As a parent, you may be worried about your teenage son using drugs like marijuana or meth, without ever considering that an equally dangerous, addictive substance could be hiding in plain sight in your home’s medicine cabinet. Teen prescription medication abuse is a growing concern among health professionals because these drugs are readily available and have a high potential for addiction. Here is what you need to know about the risks of prescription medications for teenagers.
Why Teens Use and Abuse Prescription Drugs
Adolescence brings a volatile combination of factors that could make teens more likely to misuse drugs.
- Peer pressure: Students who are struggling to make friends at school might take drugs in hopes of fitting in.
- Stress management: A teen who lacks a healthy outlet for stress could turn to drugs in a misguided attempt to find relief from challenging emotions.
- Rebellion: Drugs may seem like an appealing way for adolescents to act out against their parents.
- Curiosity: Kids who have grown up hearing about various drugs may want to experience the effects for themselves.
For a teenager with the desire to use drugs, prescription medications can be a tempting target. Due to the prevalence of prescriptions such as Adderall, Xanax and Vicodin, your son might need to look no further than your household medicine cabinet to discover a pharmaceutical jackpot. And, even if nobody in your family uses these medications, there’s a good chance one of his classmates has ready access to them and is willing to share.
Teens and Risk-Taking Behavior
Though your son’s brain may be fully grown, it is still not finished maturing. Underdeveloped impulse control and decision-making skills might cause teenagers to behave recklessly because they can’t foresee any negative consequences. They could also be genuinely unaware that using someone else’s medication without a prescription is illegal and dangerous.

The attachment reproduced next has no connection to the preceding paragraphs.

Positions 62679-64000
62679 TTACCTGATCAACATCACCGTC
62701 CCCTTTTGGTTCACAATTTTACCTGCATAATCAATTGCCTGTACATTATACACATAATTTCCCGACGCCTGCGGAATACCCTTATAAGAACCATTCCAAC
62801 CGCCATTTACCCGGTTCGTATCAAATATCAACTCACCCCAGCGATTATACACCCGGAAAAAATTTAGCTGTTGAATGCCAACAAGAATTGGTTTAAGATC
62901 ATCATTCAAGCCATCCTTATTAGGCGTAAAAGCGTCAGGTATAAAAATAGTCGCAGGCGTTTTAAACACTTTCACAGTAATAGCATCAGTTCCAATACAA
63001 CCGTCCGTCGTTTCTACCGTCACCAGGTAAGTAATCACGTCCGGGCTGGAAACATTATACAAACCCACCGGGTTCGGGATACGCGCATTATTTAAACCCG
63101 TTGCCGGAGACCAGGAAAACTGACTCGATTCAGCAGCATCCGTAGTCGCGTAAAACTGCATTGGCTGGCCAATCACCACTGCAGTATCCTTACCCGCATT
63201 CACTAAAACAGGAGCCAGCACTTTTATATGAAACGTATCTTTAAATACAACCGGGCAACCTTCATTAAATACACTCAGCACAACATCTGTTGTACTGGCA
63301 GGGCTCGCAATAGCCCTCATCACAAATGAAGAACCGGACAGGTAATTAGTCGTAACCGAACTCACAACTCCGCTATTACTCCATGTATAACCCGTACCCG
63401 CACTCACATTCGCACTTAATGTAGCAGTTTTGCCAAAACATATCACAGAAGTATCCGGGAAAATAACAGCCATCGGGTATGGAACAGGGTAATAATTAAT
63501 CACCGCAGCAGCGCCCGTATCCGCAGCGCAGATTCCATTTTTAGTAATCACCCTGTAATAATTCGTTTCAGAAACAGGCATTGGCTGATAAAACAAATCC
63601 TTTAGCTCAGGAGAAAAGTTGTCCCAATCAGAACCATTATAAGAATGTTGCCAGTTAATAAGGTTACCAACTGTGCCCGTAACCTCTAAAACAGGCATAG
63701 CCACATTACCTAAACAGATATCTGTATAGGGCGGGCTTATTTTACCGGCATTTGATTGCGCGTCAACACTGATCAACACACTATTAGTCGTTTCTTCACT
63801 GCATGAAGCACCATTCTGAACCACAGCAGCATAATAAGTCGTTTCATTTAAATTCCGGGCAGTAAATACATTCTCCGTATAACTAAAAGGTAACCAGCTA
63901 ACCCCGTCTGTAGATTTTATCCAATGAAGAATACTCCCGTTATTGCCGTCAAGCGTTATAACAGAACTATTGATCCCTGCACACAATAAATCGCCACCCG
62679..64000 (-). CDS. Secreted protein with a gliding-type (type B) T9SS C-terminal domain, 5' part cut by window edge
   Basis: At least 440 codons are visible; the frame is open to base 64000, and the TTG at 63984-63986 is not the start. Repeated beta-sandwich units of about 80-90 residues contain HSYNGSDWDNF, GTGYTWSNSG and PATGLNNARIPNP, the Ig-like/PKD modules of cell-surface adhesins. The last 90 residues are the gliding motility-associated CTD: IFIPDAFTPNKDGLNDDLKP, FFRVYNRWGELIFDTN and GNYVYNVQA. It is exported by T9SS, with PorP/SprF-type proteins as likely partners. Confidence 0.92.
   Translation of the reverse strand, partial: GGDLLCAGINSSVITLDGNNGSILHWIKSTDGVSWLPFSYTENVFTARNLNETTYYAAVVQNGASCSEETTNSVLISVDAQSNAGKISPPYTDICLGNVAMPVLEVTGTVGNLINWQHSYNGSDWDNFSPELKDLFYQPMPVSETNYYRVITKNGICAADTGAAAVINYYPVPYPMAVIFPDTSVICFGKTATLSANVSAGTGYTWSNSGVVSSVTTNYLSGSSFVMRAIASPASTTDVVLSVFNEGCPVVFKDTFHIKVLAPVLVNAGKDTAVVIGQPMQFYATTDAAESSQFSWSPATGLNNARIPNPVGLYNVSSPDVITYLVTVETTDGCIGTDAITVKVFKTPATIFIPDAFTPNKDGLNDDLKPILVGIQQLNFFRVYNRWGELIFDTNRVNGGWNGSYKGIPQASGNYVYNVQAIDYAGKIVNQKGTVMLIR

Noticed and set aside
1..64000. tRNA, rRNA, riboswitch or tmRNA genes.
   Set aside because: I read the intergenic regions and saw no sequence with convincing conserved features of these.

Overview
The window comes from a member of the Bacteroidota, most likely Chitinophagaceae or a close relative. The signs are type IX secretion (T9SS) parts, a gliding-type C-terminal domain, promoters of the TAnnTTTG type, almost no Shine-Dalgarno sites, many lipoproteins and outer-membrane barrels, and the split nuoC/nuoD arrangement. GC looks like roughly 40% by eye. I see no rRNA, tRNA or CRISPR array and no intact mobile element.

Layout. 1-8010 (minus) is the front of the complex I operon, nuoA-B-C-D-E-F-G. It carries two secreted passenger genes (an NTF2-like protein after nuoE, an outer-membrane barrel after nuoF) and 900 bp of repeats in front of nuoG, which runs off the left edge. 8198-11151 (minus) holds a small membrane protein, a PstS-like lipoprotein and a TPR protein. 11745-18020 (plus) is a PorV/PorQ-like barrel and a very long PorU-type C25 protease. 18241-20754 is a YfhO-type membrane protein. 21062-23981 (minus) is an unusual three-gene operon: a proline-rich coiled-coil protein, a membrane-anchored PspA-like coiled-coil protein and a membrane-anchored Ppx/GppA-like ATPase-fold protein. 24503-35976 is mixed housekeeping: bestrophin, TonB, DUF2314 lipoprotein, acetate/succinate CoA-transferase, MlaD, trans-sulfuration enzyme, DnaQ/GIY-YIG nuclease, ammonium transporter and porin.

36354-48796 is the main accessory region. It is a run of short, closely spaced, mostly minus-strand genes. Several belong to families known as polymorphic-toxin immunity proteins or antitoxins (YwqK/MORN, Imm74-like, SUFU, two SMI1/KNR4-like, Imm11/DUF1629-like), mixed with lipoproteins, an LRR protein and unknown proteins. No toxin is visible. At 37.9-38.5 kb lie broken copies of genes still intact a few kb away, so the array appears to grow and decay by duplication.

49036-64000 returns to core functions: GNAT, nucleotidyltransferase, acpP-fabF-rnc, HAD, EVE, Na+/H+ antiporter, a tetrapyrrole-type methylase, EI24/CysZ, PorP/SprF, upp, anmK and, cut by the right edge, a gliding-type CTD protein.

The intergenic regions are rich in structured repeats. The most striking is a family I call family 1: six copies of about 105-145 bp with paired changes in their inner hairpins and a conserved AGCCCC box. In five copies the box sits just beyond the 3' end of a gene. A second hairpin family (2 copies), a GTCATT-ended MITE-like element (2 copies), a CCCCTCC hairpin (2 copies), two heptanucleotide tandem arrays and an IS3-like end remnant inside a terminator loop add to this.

While prescription drugs undergo rigorous laboratory testing, that does not make them safe for everyone to use under all circumstances. For example, while Ritalin and Adderall can benefit users with a diagnosis of ADHD, they are stimulant drugs, which makes them a controlled substance. Using them without a medical necessity could cause unpleasant side effects like irritability, agitation, an irregular heartbeat or appetite changes.
Being a Proactive Parent
Educating yourself and your son about the dangers of prescription medication misuse is paramount if you hope to discourage the misconception that these drugs have no risky consequences. Emphasize that prescription medicines can lead to addiction and other health problems when used inappropriately. You can also take steps to dispose of unused medicine or keep your medicine cupboard safely locked.
Watch your son’s behavior carefully to monitor for any warning signs of prescription medication abuse, such as:
- Changes in mood, sleep patterns, hygiene or appetite
- Unusual or secretive activity
- Poor academic performance
- Dishonesty or denial about where he is going or who he is spending time with
- Lack of participation in previously enjoyable activities
- Finding a hidden stash of prescription pill bottles in his backpack, pockets or bedroom
Helping Young Men Restore Their Potential
Teen substance abuse can have many ramifications later in life, including academic issues, legal or financial problems, addiction and corresponding health issues. If you are concerned about your teen son’s future, please reach out to us at ARCH Academy today. We are an accredited alternative school that provides a single-gender environment for young men in grades 8 through 12. Here, your son can continue making academic progress while focusing on attaining lifelong sobriety.